For example, a can of Coke contains 39 grams of sugar which comes up to about 10 teaspoons of sugar. This alone exceeds the maximum amount of added sugars you should eat in a day.

Men should not consume more than 150 calories (9 teaspoons) while women should not consume more than 100 calories (6 teaspoons) of added sugar per day.

Added sugars are sugars and syrups added to your foods or drinks during processing or preparation. This is different from natural sugars found in fruits.


Our body does not require added sugar. Also, too many cycles of spikes in sugar can overwhelm the body and lead the sugar to be transformed into fat in the liver. This means that skinny people are not immune to diabetes.

Of course, sugary drinks are very high in calories and a high-calorie diet can cause you to put on weight. If you are overweight, you are more likely to develop diabetes so avoid sugar as much as you can!

4. Exercising Can Help Lower Blood Sugar

As much as diabetes is concerned, we want to avoid having too much sugar in our blood.

Exercise has proven to help bring down blood sugar because when you are active, your body cells are more sensitive to insulin so it can work more effectively.

During workouts, your cells can also remove sugar from the blood from a mechanism that is completely different from insulin.


Furthermore, exercising can help to reduce your weight. A healthier weight lowers the risk of developing diabetes so remember to stay active!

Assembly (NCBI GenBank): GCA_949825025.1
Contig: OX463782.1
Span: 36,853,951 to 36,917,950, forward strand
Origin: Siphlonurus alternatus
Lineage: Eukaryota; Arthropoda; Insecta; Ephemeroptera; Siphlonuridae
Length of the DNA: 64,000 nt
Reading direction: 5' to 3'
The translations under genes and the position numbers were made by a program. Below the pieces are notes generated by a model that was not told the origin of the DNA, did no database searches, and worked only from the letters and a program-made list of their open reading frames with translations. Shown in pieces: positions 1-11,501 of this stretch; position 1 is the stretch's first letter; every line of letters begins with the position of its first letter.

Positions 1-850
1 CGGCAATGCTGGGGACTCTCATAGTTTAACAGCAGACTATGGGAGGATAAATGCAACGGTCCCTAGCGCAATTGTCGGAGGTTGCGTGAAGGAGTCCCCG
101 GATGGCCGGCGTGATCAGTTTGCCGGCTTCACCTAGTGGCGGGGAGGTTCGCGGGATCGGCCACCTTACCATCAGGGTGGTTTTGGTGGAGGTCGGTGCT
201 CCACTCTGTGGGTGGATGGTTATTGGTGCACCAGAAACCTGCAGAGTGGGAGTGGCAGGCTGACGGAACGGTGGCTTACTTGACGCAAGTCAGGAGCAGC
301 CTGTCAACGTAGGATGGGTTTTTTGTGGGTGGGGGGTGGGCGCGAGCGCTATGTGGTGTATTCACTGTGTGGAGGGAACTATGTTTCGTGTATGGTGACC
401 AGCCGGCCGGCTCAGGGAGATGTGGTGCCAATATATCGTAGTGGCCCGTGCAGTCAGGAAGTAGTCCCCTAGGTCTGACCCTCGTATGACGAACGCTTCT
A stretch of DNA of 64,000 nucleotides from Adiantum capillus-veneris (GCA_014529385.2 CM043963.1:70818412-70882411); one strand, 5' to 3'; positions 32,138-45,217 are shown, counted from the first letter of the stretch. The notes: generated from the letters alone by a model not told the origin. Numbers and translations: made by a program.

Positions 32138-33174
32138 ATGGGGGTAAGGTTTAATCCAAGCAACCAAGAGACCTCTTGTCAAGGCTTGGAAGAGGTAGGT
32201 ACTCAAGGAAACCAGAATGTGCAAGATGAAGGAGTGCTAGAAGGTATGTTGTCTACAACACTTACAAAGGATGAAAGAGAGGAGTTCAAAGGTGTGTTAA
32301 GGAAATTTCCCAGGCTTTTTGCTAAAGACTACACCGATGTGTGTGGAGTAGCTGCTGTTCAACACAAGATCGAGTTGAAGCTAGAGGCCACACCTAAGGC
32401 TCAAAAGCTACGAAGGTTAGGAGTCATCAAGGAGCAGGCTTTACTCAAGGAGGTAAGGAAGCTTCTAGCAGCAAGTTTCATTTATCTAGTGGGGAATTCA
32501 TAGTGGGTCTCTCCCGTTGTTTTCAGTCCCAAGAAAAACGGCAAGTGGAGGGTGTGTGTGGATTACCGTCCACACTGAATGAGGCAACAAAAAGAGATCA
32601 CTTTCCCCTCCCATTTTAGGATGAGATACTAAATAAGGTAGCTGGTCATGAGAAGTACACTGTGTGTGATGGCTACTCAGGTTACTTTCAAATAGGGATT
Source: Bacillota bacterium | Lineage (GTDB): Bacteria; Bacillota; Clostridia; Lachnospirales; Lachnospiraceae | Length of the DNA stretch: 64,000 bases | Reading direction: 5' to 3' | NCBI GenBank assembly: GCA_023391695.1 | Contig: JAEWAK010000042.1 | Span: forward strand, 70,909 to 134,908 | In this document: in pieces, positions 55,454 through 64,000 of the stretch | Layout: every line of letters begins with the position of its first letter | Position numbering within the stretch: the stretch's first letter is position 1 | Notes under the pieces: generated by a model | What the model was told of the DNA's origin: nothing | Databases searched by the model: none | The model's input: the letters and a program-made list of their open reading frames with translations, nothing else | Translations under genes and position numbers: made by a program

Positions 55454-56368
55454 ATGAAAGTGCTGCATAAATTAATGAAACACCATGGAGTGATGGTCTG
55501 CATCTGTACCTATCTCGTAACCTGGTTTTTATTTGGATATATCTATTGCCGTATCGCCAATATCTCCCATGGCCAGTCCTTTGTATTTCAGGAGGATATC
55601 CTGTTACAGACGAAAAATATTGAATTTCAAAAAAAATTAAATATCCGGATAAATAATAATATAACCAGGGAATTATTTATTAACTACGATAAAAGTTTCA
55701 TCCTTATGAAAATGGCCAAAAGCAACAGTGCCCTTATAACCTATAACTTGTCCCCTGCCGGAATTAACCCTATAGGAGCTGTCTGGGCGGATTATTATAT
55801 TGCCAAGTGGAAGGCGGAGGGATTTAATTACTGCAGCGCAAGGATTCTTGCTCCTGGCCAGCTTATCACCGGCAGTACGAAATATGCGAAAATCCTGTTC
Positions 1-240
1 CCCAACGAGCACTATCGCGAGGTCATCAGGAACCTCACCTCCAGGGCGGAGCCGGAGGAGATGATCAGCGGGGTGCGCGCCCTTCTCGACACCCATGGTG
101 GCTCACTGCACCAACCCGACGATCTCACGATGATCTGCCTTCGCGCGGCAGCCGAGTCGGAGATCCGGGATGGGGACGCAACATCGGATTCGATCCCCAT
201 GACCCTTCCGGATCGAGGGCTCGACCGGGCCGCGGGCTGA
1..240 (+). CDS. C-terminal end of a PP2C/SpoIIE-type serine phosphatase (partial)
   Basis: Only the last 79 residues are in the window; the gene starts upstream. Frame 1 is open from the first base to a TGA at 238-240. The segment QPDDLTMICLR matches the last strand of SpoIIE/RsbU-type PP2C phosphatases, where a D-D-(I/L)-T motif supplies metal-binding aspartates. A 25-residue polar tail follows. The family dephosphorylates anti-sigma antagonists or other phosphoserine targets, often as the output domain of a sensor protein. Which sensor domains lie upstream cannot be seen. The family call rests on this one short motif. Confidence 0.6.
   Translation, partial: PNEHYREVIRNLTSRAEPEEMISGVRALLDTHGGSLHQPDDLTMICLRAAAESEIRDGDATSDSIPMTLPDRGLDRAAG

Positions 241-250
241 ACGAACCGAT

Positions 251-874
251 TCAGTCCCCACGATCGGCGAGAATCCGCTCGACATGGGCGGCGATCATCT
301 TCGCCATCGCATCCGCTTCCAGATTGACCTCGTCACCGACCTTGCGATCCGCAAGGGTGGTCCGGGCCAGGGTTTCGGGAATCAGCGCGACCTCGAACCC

Find creative ways to get moving. For example, if you’re deskbound, regularly refill your cup of water instead of a bottle so it forces you to take more walks to the pantry.

If you’re used to taking the shuttle bus to the train station every morning, try to adjust your lifestyle by brisk-walking instead. If you’re worried about the heat, leave your house so you can enjoy the cool air in the early morning.

Don’t forget about the $100 credit in your ActiveSG account! We heard it hasn’t expired so make good use of it while you can!

5. Brown Rice Doesn’t Taste As Nice But It Lowers Your Risk Of Diabetes By 16%

Brown rice may not be your natural choice of staple food given how you’ve been used to eating white rice almost all your life, including during the annual Chinese New Year reunion dinner.


Certain food like curry definitely goes better with white rice so it’s understandable why people shy away from choosing brown rice.

But did you know that by replacing a third of a serving of white rice with brown each day can reduce your risk of developing diabetes by 16%?

Both white and brown rice have a high glycemic index (GI) score. GI score of a food refers to the impact on blood sugar levels so the higher it is, the faster it affects blood sugar.

White rice has a GI of 72 whilst brown rice has a GI of 50. For those who are diabetic, brown rice is helpful in maintaining a healthier blood sugar level.

If you’re getting more health-conscious by now, you’d be happy to know that by replacing white rice with whole grain foods (barley, quinoa, millet etc.), it reduces the risk of developing diabetes by 36 percent!


For those who dislike brown rice, a good start would be to mix white rice with brown rice. But if you’re already a big fan of brown rice, do consider mixing other types of whole grains for an even more nutritious meal!

P.S. Brown short grain rice is softer and closer to the taste of white rice so do try that if you have a phobia of the red cargo rice!

Remember, diabetes can be prevented with a healthier diet and an active lifestyle! But first, get yourself checked to find out whether you’re at risk of developing diabetes.

As with all things, better to be safe than sorry lah.

Featured Image: Proxima Studio / Shutterstock.com

Like writing? Goody Feed is looking for writers! Click here for more info!